As a world-class athlete, Novak Djokovic is a finely honed machine. Does that include wine?
At a recent wine-tasting evening in New York where he was the guest of honor, the answer was no. Djokovic, who is in New York City for the next two weeks to defend his world No. 1 tennis title at the U.S. Open, abstained from the newJacob’s Creek Two Lands varietals at the event — even while cooking a personal recipe of pasta and shrimp.
Obviously, he’s made of tougher stuff than the rest of us.
Two other things he doesn't put on his table: gluten and dairy.
Growing up in Serbia, Djokovic worked as a waiter and dishwasher in his family’s Italian-influenced restaurant — he describes the menu as “a lot of pizzas.” His homeland is also famous for its pancakes, which he says meant “wheat was a part of my everyday life — we have bakeries around every corner.”
Being surrounded by gluten took its toll, and he gave it up along with dairy five years ago. “I have a strong kind of sensitivity to gluten because of overconsumption of it,” he says.
That eased once he stopped constantly eating it, and Djokovic can now indulge in the necessary evil/blessing of carbo-loading on pasta and rice before tournaments. (Dairy, however, is still off the menu.)
He also sticks to proteins that are on the lighter side. “I try to have as little animal food as possible,” he says, preferring to get his fuel from plant-based sources like mushrooms, whey, tofu and chickpeas. When he does eat meat, it’s chicken, fish and turkey.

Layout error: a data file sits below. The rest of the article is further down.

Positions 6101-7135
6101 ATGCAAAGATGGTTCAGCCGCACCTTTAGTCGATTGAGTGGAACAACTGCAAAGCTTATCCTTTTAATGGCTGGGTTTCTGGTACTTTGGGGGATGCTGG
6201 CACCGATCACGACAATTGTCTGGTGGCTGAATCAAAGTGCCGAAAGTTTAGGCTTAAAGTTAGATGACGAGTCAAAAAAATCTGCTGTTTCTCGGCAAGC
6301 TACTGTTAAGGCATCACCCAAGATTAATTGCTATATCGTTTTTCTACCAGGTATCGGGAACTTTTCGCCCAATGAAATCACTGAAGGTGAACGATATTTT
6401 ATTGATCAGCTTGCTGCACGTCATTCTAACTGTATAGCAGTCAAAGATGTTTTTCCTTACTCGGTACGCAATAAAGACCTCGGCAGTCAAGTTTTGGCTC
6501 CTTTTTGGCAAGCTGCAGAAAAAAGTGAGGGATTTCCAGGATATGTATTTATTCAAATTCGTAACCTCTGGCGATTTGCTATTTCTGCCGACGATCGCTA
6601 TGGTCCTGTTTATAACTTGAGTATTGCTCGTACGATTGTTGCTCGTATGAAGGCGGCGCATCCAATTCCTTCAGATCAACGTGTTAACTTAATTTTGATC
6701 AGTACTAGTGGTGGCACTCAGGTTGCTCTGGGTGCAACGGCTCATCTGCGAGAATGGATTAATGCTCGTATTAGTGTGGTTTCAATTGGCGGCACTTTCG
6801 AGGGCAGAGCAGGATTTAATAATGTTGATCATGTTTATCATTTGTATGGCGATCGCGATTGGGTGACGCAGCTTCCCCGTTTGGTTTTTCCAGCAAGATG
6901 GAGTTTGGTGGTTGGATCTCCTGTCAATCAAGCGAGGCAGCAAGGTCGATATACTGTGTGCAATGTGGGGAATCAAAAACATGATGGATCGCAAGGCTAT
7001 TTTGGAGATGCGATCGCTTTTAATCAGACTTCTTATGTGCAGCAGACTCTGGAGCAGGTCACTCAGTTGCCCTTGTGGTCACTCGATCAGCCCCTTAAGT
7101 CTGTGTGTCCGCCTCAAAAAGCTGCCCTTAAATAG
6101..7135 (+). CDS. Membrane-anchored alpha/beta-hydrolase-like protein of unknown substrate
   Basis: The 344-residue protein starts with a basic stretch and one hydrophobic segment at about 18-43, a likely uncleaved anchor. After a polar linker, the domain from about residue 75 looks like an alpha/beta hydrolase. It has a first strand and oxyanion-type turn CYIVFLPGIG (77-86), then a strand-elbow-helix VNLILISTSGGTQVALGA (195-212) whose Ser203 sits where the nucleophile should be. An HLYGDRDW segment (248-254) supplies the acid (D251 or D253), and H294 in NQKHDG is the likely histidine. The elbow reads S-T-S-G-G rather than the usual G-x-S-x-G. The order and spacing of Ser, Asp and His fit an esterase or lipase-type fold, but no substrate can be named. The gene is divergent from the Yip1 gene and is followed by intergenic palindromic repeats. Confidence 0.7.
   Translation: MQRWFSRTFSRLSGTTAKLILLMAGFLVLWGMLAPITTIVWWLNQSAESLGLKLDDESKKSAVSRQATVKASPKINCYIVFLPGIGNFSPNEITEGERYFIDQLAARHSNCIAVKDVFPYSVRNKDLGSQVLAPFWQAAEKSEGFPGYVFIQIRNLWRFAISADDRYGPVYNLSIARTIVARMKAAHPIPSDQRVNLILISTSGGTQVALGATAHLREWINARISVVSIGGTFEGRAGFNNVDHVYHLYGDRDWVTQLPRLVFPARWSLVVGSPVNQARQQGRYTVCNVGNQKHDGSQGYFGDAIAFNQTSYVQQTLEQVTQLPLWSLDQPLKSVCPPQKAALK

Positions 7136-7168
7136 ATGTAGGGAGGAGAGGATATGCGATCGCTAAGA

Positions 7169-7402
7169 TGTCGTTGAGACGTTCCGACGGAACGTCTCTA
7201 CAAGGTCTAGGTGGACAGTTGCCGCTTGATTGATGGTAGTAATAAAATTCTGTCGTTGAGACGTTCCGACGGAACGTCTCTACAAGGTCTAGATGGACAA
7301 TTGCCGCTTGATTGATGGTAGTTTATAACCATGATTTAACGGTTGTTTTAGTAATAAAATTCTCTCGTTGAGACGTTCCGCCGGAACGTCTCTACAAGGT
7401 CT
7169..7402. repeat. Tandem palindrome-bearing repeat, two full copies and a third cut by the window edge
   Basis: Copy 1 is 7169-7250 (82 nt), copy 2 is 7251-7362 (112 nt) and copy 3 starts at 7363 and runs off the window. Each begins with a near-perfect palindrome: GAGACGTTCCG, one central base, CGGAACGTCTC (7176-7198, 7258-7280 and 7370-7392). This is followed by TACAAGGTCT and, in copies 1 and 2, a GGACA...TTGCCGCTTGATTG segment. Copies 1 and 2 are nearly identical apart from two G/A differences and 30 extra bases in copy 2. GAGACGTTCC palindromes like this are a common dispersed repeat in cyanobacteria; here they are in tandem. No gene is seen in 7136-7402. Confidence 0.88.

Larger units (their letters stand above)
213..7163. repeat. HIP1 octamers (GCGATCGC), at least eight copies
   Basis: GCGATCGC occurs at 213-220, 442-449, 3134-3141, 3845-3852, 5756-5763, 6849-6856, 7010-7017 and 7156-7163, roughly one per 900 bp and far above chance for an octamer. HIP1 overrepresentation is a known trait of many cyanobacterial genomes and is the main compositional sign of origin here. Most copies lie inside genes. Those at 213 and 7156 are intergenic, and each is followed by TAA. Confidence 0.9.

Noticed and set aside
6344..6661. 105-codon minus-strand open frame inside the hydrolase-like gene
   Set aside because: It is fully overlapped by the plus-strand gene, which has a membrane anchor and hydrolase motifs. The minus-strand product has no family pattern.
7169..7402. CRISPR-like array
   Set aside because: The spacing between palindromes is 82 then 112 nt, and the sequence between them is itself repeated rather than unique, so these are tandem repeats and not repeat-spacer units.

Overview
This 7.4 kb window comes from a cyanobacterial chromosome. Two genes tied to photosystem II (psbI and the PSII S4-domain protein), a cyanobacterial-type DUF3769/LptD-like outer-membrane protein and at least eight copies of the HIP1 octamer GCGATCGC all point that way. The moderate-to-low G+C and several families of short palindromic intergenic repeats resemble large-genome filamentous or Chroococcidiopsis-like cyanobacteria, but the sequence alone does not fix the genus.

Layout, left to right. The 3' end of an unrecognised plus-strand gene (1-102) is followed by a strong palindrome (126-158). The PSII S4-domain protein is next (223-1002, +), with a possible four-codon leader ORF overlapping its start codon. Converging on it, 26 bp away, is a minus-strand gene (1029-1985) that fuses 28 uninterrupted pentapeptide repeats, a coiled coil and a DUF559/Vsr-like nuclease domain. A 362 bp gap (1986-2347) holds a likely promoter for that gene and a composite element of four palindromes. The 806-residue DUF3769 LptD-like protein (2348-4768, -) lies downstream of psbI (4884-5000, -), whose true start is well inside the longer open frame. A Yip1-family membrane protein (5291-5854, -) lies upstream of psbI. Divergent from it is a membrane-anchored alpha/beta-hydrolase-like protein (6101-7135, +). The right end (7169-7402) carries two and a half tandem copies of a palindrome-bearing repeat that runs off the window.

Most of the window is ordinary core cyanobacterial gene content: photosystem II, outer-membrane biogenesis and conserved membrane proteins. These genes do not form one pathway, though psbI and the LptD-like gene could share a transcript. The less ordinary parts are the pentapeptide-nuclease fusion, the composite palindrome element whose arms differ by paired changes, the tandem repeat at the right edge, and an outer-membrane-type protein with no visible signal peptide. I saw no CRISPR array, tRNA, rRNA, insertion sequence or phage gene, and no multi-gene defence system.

And don’t make the food spicy, otherwise “you would see me more off the court than on the court.”
Though Djokovic admits he leaves meal prep to professionals these days, he cooks with the same laid-back, playful attitude — talking to the ingredients and, fun fact, getting squeamish about head-on shrimp — as he plays. And that’s an example even those of us without any talent at tennis can use to live healthier.
Ingredients for the salad:
• 1 cup quinoa
• 2 cups boiling water
• ¾ cup hazelnuts
• 1 small cucumber
• 1 pomegranate
• Small handful of fresh coriander
Ingredients for the dressing:
• 1 lime
• 3 tbsp. olive oil
• 2 tbsp. sesame oil
Optional ingredients for those not sticking to a professional tennis player’s diet:
• 1 tbsp. tahini
1.Rinse quinoa well under running water. Place in a pan with the boiling water and a little salt. Bring to a boil, then place the lid on the pan and let it simmer for 10 to 15 minutes until all the water has been evaporated and the quinoa is fluffy.
2.While the quinoa cooks, placethe hazelnuts on a baking tray and roast them for 10 minutes in a 350-degree oven
3.Slice the cucumber lengthwise into quarters, then eighths. Remove the seeds, then continue slicing into thin pieces.
4.Remove the seeds from the pomegranate. Squeeze all the juice into a separate bowl to be added to the dressing.
5.Finely chop the coriander. Mix the dressing together in a small bowl. Once the quinoa has cooked and cooled, place it in a bowl with the hazelnuts, pomegranate, coriander and cucumber, pour on the dressing and mix, adding salt and pepper to taste.